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Tip of the Month – April 2012

posted by DNA Identifiers @ 11:33 AM
Tuesday, June 5, 2012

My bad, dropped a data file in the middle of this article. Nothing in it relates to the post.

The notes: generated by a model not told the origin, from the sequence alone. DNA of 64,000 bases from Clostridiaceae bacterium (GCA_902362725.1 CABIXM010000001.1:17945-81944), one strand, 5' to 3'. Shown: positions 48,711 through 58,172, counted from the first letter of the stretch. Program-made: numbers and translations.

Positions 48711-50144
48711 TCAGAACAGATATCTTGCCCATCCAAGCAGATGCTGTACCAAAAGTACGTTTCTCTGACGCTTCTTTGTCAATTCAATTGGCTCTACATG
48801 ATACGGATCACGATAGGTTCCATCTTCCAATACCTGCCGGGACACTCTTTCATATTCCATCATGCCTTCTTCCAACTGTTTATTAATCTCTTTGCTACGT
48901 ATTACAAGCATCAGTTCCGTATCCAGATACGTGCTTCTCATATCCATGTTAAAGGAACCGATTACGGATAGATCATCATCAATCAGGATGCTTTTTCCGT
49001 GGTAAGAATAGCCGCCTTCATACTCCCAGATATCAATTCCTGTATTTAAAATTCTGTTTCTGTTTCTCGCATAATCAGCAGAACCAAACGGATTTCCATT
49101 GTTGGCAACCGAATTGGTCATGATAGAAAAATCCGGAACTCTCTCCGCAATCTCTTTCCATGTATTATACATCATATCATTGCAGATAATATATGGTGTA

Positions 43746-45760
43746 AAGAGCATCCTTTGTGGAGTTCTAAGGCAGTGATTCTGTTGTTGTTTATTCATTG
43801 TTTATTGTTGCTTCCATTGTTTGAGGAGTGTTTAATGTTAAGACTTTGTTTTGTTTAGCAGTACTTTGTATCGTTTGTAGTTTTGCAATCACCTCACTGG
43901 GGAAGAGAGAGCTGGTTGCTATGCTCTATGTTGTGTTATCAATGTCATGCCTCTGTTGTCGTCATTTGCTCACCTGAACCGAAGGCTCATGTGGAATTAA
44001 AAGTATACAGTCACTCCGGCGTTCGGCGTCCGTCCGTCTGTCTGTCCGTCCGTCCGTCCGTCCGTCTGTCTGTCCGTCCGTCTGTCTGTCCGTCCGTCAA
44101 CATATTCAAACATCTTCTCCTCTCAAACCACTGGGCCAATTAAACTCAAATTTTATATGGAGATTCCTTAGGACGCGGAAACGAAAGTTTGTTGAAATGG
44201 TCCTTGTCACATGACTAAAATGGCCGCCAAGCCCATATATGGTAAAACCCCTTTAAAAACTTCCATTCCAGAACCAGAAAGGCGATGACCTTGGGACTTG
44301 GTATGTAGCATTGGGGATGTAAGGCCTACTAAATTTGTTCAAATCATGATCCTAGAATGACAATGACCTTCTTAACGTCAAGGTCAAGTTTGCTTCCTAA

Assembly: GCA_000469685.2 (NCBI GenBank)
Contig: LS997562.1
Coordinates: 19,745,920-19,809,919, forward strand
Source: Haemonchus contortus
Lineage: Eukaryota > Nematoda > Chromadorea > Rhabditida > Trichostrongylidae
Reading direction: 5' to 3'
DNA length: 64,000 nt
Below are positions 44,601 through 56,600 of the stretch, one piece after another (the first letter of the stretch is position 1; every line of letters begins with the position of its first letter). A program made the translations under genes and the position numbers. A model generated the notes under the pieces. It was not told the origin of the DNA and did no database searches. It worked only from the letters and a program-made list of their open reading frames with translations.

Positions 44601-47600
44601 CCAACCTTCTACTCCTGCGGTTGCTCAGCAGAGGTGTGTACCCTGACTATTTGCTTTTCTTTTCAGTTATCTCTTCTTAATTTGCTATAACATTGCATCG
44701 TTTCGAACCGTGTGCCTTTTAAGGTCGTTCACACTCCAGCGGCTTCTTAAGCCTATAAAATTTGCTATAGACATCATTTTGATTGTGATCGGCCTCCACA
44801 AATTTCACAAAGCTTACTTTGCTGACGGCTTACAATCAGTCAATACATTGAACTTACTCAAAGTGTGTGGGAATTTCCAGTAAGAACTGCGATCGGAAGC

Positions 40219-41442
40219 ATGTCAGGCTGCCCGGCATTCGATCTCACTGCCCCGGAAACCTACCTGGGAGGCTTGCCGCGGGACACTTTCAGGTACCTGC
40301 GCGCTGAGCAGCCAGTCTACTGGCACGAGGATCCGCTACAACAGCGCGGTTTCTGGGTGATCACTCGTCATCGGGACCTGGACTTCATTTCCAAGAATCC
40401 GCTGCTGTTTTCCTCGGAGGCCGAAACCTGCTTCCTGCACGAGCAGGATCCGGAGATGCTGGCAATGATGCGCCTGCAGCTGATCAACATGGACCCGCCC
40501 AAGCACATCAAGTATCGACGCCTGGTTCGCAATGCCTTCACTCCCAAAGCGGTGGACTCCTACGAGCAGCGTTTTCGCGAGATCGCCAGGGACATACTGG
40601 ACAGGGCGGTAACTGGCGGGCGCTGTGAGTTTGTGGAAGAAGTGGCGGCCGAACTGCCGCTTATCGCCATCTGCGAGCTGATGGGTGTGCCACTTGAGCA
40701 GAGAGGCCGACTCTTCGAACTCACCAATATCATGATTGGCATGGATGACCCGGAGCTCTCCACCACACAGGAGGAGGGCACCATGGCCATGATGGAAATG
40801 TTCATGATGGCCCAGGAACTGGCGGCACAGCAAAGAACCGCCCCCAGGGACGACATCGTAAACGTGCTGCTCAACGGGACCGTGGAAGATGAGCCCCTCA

When a paternity index is calculated, one of the factors used in the computation is the allele frequency for the tested individual’s race.  An allele frequency indicates how often a particular allele is present in a given population and can vary between races.  For example, if the alleged father’s paternal allele (the allele in the father which matches the child) at the marker D8S1179 is a 16, and the alleged father is African American, then we would need to determine how often in the African American population the allele 16 occurs.  For African Americans, the allele frequency is 4%, meaning 4% of the African American population has an allele 16 at the genetic marker D8S1179.  Caucasian’s have an allele frequency of 1%, meaning 1% of the Caucasian population has a 16 allele at D8S1179.  Hispanic’s have an allele frequency of 2%, meaning 2% of the Hispanic population has a 16 allele at D8S1179.   It is important to document the race of the individuals tested because the race determines which allele frequency we will use in our statistical calculations of the paternity index.

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